If the Robot Apocalypse Happens, Austin's Growing Robotics Industry May Be to Blame

Mar 13, 2017

If the robot takeover happens, Austin may face its share of the blame. At this year’s South by Southwest festival, there are more than 30 panel discussions about robotics, artificial intelligence and automation. That’s not even including vendors, the creative works by filmmakers, and bands and booths that explore the subject.

But beyond the festival, Austin is fostering a growing robotics community. Japanese and German robotics firms are putting down roots to take advantage of the highly trained workforce. They might also be ready to take advantage of a push by President Donald Trump to re-establish manufacturing prominence domestically.

Trump campaigned his way across the country promising jobs, with an emphasis on manufacturing.

At the White House last month, he decried the loss of manufacturing jobs in the U.S., citing a statistic that one-third of them have been lost since the signing of NAFTA.

It's true, according to the Bureau of Labor and Statistics, that manufacturing jobs have been on a long decline – down nearly 40 percent since 1979, off a third since 1997.

SXSW goers gawk at robots, large and small, making their way through the Austin Convention Center.
Credit Jimmy Maas / KUT News

But in reality, things maybe aren’t as dire as you might think. According to the St. Louis Fed, real output of American manufacturers is up almost twice as much as it was 30 years ago.

Things are especially up in Texas.

“For the last seven months, we’ve been on an uptick. We’ve got great opportunities in just about every sector,” said Tony Bennett, president of the Texas Association of Manufacturers. “Texas is the number one exporting state in the United States for manufactured goods. Our state has got a lot going on in the manufacturing world. Nearly 900,000 Texans work in manufacturing, and the average wage is $79,000 a year, so it’s great jobs.”

Big employers like Samsung, Lockheed-Martin, Dow Chemical, Boeing and others provide a nucleus for hundreds of other small contractors to manufacture components needed at the larger plant.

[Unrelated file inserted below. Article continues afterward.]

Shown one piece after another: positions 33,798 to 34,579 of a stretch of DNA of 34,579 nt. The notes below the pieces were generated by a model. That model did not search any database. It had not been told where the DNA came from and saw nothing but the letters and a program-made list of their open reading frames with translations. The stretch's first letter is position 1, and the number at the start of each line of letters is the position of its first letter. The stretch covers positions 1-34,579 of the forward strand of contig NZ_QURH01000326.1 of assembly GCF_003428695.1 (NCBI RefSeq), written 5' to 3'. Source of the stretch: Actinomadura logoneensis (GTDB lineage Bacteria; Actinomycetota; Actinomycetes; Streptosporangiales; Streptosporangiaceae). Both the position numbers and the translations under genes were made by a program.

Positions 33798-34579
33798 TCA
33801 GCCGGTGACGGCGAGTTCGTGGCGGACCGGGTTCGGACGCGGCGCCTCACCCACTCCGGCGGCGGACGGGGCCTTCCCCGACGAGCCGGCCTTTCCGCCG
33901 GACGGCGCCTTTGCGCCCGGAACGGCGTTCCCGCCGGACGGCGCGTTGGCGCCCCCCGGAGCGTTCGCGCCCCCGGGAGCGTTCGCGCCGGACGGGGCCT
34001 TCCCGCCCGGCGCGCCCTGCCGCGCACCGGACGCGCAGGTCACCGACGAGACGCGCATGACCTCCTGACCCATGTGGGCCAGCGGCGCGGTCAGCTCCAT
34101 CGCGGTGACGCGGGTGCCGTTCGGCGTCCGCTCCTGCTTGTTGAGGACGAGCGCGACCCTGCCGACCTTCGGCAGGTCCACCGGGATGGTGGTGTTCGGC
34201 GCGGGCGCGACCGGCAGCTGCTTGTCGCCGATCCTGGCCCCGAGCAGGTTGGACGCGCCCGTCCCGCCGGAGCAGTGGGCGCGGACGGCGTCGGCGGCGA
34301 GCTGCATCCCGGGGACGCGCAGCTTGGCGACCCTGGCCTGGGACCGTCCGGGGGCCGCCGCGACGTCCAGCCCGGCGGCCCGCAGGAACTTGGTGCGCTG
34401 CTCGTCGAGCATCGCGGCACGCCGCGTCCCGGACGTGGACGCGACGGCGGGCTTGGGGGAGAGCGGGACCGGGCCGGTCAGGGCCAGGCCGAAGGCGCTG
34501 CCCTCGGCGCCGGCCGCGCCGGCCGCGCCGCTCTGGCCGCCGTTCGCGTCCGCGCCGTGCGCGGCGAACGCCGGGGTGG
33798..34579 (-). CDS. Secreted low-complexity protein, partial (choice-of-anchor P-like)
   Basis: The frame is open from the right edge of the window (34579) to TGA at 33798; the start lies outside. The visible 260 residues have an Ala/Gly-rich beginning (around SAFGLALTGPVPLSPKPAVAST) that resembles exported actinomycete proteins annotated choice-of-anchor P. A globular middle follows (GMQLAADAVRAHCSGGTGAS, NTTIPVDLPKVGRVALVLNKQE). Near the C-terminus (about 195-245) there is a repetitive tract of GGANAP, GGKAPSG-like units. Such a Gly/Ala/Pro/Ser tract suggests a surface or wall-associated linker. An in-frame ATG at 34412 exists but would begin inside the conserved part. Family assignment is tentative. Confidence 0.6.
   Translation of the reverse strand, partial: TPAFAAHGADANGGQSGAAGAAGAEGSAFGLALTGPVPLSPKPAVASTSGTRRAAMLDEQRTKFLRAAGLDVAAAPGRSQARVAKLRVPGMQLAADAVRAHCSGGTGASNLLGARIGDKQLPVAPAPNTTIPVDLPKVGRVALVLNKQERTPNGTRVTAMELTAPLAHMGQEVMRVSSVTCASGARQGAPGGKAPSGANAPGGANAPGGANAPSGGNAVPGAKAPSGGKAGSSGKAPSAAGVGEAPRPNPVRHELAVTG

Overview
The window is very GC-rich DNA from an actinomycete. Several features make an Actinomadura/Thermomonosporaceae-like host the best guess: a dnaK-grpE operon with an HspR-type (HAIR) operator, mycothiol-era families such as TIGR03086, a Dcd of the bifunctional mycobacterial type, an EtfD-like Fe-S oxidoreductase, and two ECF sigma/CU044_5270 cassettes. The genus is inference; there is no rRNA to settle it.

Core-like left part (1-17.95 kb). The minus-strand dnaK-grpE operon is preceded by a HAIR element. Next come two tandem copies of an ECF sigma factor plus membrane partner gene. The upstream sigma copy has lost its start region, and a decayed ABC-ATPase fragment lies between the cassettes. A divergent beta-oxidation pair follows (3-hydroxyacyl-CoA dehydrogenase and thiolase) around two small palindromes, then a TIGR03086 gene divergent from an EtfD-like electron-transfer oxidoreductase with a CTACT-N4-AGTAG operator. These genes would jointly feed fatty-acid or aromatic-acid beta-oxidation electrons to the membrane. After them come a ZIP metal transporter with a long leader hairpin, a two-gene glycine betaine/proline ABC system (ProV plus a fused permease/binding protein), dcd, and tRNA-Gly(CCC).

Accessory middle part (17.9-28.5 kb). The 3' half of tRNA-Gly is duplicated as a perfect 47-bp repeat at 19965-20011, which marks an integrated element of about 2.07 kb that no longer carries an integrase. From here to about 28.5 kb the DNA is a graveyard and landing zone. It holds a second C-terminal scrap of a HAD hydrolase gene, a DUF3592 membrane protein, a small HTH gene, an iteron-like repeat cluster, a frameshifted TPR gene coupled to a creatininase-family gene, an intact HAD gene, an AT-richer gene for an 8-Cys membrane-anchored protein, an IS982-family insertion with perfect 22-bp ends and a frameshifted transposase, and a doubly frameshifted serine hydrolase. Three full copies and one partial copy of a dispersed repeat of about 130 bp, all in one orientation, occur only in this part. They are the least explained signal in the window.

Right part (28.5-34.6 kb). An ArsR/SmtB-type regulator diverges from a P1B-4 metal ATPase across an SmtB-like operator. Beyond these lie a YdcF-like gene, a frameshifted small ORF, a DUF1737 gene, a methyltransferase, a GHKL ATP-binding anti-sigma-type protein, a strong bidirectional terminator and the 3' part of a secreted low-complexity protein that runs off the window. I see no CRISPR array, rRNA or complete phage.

In short, we are making stuff here, but perhaps a better question is what are we referring to?

Most manufacturing jobs in the United States have been lost to technology, not companies moving their plants elsewhere, according to a study from Ball State University.

Employees on an assembly line at the Toyota plant in San Antonio have to yield to machines – literally. Where pathways cross, workers stop as autonomous vehicles, and human-driven ones, deliver parts to the various parts of the line. At auto plants, moving vehicles have the right-of-way.

A worker uses a lift-assist device to install a dashboard at the Toyota Motor Manufacturing Texas plant in San Antonio.
Credit Jimmy Maas / KUT News

Two thousand new, showroom-ready trucks are made here everyday, five days a week and some Saturdays. Every Tundra the company makes and some of its Tacoma trucks come from this plant. None of them could be made without robots.

But it’s not completely automated. Mario Lozoya, director of government relations for Toyota Texas, says it needs people to work with robots.

“We do not want to replace humans with equipment going forward,” he said. “We want to include and empower the people in the communities to grow with us.”

The plant has grown, training much of its 3,200 employees from scratch, but there are still barriers between robots and humans on factory floors.

In Austin, there are a few companies working on ways to reduce those barriers. ARM Automation is sort of the grandfather of the local advanced manufacturing scene. One hundred-year-old Japanese robotics giant Yaskawa bought Agile Planet, the company Chetan Kapoor helped found after attending the University of Texas in 2013 to form Yaskawa Innovation. Kapoor sees a day when working with robots could be as common as a working on a computer.

“That to me is the democratization of robots, where you walk and see people doing work and in between them are it alongside as partner – versus segregated beasts on an assembly line, which is completely devoid of humans.” Kapoor said.

In order to do that, there are things robots will need to be taught, like how to become less rigid when they bump into something – most likely, a human partner. Much of the automation at an auto plant is sectioned off from workers for safety reasons. That’s fine for a two-story-tall robot lifting a truck, but we’re talking about smaller, human-scale robots. They’re easier to deploy on existing assembly lines to help in mundane tasks that often result in repetitive stress injuries for workers.

Two years ago, German robotics company Kuka, a company with roots in the 19th century, opened its innovation office nearby. Andy Chang, director of product marketing, says Austin was a draw given the educated workforce.  He says Kuka is working to bridge the learning gap between workers and robots.

“There are a lot of tasks that only humans can do. We could try to replicate it mechanically, electronically, the sensitivity, the accuracy and all that, but sometimes it requires a lot of sensors and it doesn’t make sense to package things up into a robot,” Chang said. “So, human-machine collaboration is going to be a key topic moving forward.” Chang said the company is also working on teaching robots to do multiple tasks, reconfiguring themselves as needed – much like a human would.

Andy Chang and Chetan Kapoor are both presenting at separate panels, along with dozens of others, this week at South by Southwest.